The situation in Oregon is also a good example of what we already know – competency education is a bottom-up strategy.  Districts and schools convert to competency education when they realize that the traditional factory-model is just not going to get us where we want to get. They convert because they become student-centered instead of system-centered. They convert because they want to do what’s best for kids, not because of a legislative mandate.

Plenty of districts in Oregon have introduced standard-referenced grading. Some are even making the move to standards-based grading, in which the schools embrace the idea of “advance upon demonstrated mastery,” eliminating the practice of passing students along with Cs and Ds. Those districts will be able to truthfully report to parents how their students are doing and work with families to help their children stay on pace. Perhaps at some point in the future, parents might even demand accurate feedback about their children’s academic progress.

Now let’s take a look at the big step forward as well as some important foundational steps.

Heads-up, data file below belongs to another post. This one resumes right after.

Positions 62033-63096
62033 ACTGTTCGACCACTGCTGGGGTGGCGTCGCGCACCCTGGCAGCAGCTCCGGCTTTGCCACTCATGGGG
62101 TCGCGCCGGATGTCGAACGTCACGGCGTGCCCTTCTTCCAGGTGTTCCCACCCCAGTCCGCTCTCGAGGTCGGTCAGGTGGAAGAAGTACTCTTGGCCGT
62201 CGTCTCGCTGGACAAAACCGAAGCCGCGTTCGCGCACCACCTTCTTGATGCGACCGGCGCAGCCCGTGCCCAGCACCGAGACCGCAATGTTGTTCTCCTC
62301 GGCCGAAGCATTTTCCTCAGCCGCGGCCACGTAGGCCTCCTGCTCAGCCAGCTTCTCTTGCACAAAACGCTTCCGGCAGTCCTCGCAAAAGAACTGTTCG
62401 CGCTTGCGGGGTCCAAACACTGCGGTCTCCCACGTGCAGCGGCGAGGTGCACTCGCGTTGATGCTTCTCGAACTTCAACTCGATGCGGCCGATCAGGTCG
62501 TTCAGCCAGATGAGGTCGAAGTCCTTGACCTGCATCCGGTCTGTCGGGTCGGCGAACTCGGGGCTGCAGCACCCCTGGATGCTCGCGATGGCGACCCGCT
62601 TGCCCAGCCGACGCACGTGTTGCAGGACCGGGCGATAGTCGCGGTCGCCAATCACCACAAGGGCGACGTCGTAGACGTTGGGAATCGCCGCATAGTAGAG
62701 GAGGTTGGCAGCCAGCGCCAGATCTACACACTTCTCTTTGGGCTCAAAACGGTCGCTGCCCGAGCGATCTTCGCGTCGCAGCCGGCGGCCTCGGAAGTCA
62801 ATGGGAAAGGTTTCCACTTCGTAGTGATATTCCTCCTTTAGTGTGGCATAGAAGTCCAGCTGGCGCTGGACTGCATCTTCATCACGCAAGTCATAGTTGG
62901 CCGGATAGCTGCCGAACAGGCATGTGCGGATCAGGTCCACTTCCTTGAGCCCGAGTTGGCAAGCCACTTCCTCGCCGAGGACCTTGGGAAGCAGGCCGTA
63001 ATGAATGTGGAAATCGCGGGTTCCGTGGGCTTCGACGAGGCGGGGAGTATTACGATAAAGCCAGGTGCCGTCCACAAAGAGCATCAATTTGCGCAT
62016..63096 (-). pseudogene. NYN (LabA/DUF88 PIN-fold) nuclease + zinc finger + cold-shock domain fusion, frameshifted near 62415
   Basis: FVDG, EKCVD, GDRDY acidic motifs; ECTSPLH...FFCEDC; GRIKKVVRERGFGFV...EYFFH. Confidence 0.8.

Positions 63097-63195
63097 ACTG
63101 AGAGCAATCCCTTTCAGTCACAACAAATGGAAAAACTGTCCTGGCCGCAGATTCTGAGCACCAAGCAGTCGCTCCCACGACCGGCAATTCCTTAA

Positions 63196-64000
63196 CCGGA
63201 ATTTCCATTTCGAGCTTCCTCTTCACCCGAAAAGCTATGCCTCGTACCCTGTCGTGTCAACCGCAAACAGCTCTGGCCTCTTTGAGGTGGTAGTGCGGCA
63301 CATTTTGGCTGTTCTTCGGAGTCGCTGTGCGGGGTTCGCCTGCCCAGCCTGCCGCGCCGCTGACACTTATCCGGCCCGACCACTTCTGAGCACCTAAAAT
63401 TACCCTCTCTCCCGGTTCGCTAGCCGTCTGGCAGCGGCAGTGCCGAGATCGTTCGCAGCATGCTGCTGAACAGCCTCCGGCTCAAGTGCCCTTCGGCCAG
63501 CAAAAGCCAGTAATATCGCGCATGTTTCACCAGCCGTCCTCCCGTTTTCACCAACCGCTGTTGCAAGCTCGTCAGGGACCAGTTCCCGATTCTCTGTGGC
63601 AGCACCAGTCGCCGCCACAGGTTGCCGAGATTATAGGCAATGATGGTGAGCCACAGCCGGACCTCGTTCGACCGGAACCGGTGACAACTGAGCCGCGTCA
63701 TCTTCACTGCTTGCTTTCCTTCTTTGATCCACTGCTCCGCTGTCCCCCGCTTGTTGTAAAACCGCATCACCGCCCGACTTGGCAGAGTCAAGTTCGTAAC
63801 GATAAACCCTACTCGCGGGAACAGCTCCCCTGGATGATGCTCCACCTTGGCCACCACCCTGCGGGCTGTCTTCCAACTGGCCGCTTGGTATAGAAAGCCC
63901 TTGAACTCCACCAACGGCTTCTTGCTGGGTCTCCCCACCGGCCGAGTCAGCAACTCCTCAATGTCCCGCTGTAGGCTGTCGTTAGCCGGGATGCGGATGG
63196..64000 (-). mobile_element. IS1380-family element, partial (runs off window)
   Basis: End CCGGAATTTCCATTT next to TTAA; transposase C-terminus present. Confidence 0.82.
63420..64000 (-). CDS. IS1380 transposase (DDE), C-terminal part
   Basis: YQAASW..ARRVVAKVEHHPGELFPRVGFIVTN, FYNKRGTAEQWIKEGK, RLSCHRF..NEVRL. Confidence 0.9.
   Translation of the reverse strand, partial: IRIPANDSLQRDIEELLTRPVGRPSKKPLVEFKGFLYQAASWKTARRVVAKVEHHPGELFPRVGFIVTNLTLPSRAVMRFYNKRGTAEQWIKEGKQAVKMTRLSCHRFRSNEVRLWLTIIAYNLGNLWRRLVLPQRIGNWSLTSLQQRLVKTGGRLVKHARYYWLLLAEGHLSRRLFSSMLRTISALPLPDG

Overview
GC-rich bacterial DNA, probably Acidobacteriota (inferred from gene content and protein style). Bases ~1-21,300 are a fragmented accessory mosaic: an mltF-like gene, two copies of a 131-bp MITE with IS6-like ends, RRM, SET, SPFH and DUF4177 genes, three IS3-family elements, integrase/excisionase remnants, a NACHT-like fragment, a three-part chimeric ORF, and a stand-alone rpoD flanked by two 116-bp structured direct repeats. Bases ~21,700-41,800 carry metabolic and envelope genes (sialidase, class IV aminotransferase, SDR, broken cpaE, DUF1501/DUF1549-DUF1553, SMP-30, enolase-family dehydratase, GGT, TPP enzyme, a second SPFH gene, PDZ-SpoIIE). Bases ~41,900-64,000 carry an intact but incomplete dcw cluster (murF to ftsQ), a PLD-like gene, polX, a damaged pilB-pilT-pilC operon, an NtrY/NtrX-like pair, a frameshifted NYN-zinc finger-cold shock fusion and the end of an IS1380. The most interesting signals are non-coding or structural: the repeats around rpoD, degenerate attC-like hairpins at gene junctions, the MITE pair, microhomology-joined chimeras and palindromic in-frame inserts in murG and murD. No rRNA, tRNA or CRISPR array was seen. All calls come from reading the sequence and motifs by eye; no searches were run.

Dedicating Resources to Students Not Yet Proficient: In competency education, people say time is a variable. That is true, but the real magic ingredient is in the delivery of timely, differentiated supports.  Once again Oregon’s legislature took a big step forward by expecting that districts will provide additional supports or alternative education.

Language at the bottom of page 2 says districts shall make additional services or alternative education available for students who do not meet or exceed academic standards. It also says that if the student still doesn’t meet standards within one year, the district can place them elsewhere, including other districts. It also looks like Oregon is establishing a “money follows the not-yet-proficient student” policy, as it is explicit about how payments will be determined. This all looks great. It is possible, however, that this is a new form of “push-out” practice,  sending away students who start way behind grade level and can’t catch up in two years rather than building capacity to serve their diverse educational needs.